When you purchase a computer or camera for your business, are you unsure about how much you can deduct as a business expense since you use them for personal reasons as well? The answer to that tax question awaits you below!
Press Play on the Podcast Player to hear from CPA and Home Business Tax Expert Sarah Korhnak
In Episode 107 we talked about Assets and Depreciation, and that information was the background information needed to help you understand this episode a little better. Here's the cliff notes version. An asset is something that provides benefit to your business for more than a year. Computers and Cameras are assets, but paper and ink are not.
Normally when you purchase an asset, the IRS wants you to depreciate it, which means you record the expense over the period of time that you will be using the asset instead of recording the entire expense in the year you purchased it. Splitting up the cost over several years is called depreciation.
Computers and Cameras
When it comes to some smaller “entertainment use” equipment, the IRS has some different rules. These items – such as computers, cameras, and video recording equipment – are called “listed property” by the IRS.
Business Use vs. Personal Use
The first thing you need to do is determine what percentage of the time you are using that equipment for business versus personal use.
Let's take the example of a camera that you purchase for your business. You might use the camera for personal reasons such as taking pictures of your kids, but you also use that camera for product and blog photography. The IRS wants you to create a log and track how much you use your camera for your business and how much you use the camera for personal purposes.
This splitting up of business and personal use for purchases was also discussed in our episode on Business Expenses for Bloggers, specifically materials and supplies.
As an example, let's say we purchase a camera for $2,000 and use it 75% of the time for the business. Normally you would take 75% of the cost of the camera, $1,500, and depreciate that amount over the next several years. The $500 is personal so that is not a tax deduction for your business.
But, if you use the camera over 50% of the time for your business, and in our example we did, the IRS has a rule where they will let you take that full business expense portion as a tax deduction in the year you purchased the item, instead of depreciating the cost over several years. They call this a Section 179 Deduction. All this basically means is that you can expense the business portion of the cost of the equipment all in one year, instead of spreading it out over several years through depreciation.
What if you don't use the equipment over 50% of the time for your business? You can still depreciate the business portion, but you can't elect the Section 179 Deduction to take the expense all in the first year.
If you have a computer that you keep exclusively in your IRS qualified home office, then 100% of that computer cost can be taken as a Section 179 deduction. You can deduct the full cost of the computer as a business expense in the year you buy it, instead of depreciating it over the next 5-7 years.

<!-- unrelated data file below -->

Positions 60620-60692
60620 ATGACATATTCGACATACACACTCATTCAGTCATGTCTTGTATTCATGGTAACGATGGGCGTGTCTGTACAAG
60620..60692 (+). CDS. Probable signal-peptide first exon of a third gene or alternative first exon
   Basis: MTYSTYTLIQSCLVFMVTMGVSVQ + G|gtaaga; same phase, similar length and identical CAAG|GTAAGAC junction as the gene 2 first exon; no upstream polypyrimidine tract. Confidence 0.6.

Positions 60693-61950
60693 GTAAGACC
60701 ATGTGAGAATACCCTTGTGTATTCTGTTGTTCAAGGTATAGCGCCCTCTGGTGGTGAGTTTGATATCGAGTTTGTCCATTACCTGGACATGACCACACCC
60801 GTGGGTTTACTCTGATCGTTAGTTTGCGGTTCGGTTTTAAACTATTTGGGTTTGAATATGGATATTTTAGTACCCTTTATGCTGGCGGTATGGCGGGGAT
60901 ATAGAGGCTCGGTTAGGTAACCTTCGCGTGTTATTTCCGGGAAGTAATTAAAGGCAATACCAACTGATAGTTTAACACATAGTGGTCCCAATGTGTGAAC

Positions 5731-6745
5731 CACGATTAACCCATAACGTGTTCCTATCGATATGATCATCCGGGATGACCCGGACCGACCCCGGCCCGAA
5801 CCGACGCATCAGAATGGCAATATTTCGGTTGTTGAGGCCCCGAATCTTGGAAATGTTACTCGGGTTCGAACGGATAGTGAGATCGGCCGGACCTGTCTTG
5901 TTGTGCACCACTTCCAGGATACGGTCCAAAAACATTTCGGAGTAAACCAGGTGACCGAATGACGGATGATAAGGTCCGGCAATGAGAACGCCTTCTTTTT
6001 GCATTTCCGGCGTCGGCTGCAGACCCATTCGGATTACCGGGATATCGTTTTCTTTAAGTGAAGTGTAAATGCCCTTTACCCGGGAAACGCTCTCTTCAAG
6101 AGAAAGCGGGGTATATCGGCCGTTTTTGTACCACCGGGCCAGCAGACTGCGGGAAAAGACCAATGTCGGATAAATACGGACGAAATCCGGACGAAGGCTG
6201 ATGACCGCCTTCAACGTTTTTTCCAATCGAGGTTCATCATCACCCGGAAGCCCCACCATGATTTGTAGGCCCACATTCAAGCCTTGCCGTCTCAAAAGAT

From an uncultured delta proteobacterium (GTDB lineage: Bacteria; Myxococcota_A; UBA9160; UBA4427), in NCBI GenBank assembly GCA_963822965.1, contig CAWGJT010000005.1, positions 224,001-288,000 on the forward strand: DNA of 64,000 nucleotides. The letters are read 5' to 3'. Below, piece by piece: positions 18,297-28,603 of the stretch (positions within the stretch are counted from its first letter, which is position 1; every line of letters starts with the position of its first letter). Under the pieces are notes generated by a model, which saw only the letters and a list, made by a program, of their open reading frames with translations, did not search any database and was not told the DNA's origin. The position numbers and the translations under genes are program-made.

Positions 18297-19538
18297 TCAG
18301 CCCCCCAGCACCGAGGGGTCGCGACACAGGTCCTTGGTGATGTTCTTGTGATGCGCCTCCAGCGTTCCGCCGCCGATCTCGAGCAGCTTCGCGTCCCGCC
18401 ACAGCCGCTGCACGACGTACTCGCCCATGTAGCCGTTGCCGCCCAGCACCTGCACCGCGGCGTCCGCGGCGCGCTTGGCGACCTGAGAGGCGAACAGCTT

A second example: Let's say you buy a laptop for your business, but because it's mobile, you don't use it exclusively in your home office. We'll say it cost $1,000, you keep a log, and you use it 90% of the time for business. Because you use it over 50% of the time for business, you can elect the Section 179 deduction at the end of the year. So 90% of the cost, or $900, can be deducted as a business expense on your tax return in the year you purchased the computer, instead of depreciating it and spreading out the cost over the next few years. The 10%, $100, is just a personal expense, and is never a business tax deduction.
Electing Section 179 deductions takes place on Form 4562. There is a maximum Section 179 deduction, but the maximum was $500,000 for 2014!
Don't get worried about all of these rules and forms. If you use tax software (such as H&R Block or Turbo Tax) or use a tax professional, they will know what questions to ask you and what forms to fill out.
What you need to know is that when you buy equipment for your business, you need to determine how much you are using it for business purposes, and how much for personal reasons, so that you can take advantage of the tax rules.
I bet most of you are buying equipment, using it mostly for business, and not taking a deduction on your business taxes. You are just eating that cost with your personal funds. Don't do that now that you know you have a legitimate tax deduction!
Converting to Business Use
Let's say you bought an asset before you started your business. You bought a $2,000 camera in 2014, but you didn't start your business until 2015. Keep track of how you now use it for business and personal use. The portion that you use for business, you can depreciate based upon the item's current fair market value (fmv). So if the camera is now worth $1,000 in 2015, but you use it 75% of the time for your business, that's $750 you can depreciate over the next several years and get that tax deduction.
It will take time to track business and personal use of your equipment, but it is well worth it to legitimately save some money on your taxes.
What do you think? Do you have any new deductions you can claim on your taxes this year?
For more information about tax deductions you could be missing, check out The Blogger's Simple Guide to Taxes: A Guide to Saving Time and Money!
In accordance with IRS Circular 230, we advise you that any discussion of a federal tax issue in this communication is not intended to be used, and cannot be used by any recipient for the purpose of avoiding penalties that may be imposed on the recipient under US federal tax laws.